Meals for All, All for Meals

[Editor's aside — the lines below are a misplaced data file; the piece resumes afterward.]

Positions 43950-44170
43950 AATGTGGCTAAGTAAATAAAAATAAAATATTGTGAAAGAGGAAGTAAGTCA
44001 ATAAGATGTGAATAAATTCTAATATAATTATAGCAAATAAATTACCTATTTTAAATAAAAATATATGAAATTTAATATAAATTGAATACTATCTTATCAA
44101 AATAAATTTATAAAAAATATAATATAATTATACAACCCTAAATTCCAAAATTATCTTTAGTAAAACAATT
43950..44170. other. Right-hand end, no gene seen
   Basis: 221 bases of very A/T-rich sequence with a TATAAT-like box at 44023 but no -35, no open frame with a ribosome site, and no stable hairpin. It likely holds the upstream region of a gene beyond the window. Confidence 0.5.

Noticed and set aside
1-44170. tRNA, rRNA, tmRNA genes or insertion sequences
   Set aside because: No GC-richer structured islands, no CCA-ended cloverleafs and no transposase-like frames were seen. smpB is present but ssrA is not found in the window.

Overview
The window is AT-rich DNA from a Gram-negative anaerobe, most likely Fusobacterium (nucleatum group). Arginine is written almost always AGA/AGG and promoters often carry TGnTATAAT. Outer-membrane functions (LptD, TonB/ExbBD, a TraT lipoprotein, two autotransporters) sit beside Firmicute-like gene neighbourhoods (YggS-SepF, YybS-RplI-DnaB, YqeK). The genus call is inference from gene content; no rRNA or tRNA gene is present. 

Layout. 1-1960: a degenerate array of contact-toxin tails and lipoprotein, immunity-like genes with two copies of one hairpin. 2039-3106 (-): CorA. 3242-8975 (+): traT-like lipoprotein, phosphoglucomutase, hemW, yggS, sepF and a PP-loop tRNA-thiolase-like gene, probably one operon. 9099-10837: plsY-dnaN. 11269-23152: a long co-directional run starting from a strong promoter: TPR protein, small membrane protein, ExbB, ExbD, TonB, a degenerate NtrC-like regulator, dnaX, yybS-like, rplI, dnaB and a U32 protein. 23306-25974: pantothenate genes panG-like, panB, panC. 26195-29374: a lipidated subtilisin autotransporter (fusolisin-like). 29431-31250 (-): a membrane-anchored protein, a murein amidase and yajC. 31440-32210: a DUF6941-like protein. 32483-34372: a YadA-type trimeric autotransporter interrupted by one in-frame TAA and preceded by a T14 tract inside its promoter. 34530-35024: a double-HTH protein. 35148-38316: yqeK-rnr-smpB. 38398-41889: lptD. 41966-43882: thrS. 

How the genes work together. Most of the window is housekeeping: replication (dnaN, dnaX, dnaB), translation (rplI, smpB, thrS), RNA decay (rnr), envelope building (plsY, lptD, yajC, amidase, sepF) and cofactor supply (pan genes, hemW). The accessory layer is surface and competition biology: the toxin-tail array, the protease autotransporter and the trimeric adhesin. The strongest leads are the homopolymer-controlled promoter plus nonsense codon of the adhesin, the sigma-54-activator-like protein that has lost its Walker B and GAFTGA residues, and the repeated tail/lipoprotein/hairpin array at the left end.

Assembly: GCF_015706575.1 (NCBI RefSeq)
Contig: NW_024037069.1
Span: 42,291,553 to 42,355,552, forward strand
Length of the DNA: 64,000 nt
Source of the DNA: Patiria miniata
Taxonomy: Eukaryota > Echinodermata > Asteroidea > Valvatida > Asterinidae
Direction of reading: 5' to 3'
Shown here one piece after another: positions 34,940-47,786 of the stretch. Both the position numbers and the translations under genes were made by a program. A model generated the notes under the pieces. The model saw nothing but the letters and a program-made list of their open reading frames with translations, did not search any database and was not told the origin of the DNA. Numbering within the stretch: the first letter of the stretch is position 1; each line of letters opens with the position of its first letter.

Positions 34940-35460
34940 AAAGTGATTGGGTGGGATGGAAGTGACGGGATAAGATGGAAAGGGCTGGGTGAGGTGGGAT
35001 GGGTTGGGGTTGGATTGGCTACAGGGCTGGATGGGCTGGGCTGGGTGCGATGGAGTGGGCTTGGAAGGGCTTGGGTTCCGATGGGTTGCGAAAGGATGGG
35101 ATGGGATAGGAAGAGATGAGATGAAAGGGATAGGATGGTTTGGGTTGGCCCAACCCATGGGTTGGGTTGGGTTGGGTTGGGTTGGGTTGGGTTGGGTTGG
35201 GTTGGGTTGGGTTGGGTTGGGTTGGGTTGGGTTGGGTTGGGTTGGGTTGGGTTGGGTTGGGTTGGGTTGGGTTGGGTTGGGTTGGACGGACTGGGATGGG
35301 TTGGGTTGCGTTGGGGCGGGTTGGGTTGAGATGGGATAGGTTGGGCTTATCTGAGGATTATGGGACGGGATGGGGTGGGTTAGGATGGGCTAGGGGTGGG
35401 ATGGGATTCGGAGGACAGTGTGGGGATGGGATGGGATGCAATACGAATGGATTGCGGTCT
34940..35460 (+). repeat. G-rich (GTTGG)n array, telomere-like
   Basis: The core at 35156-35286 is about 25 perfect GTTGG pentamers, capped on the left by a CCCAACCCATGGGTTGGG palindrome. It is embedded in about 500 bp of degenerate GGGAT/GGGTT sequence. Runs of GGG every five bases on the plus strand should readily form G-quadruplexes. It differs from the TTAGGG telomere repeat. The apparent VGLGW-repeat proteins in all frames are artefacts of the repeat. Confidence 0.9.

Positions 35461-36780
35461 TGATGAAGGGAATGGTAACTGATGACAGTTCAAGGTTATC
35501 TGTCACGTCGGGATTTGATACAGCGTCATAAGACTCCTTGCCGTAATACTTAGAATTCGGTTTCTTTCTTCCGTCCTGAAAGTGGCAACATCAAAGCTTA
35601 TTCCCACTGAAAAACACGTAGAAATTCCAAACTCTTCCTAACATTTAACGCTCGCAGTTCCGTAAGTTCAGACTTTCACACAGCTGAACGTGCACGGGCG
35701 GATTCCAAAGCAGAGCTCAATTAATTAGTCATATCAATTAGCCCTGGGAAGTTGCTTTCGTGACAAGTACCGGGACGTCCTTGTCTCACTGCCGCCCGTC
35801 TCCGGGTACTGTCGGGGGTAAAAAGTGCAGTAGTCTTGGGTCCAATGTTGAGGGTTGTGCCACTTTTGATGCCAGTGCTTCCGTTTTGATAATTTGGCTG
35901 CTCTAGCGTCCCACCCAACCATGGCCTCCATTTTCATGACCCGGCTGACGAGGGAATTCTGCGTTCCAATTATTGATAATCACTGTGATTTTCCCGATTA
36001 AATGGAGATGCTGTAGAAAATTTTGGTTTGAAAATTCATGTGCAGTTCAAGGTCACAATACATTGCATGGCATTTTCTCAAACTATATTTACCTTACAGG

Current research on early Christ group meals puts a huge premium on the poverty-wealth gap of members, assuming that the poorer side played very little roles in provisioning meals. What has been argued or assumed throughout the centuries is that early Christ group’s communal periodic meals, such as the Lord’s Supper in Corinth, Agape meals, and etc., were basically nutritional meals where the wealthier members always had to take care of the poorer members. Such a view, however, raise a question regarding survival of the meals based on economic realities. This paper scrutinizes associations’ communal periodic meal dynamics and suggests that early communal periodic meals were run economically with minimal menu items, that is, early meals were not really nutritional based, but rather performance oriented meals that put a premium on members’ participation and proper behaviour at the table.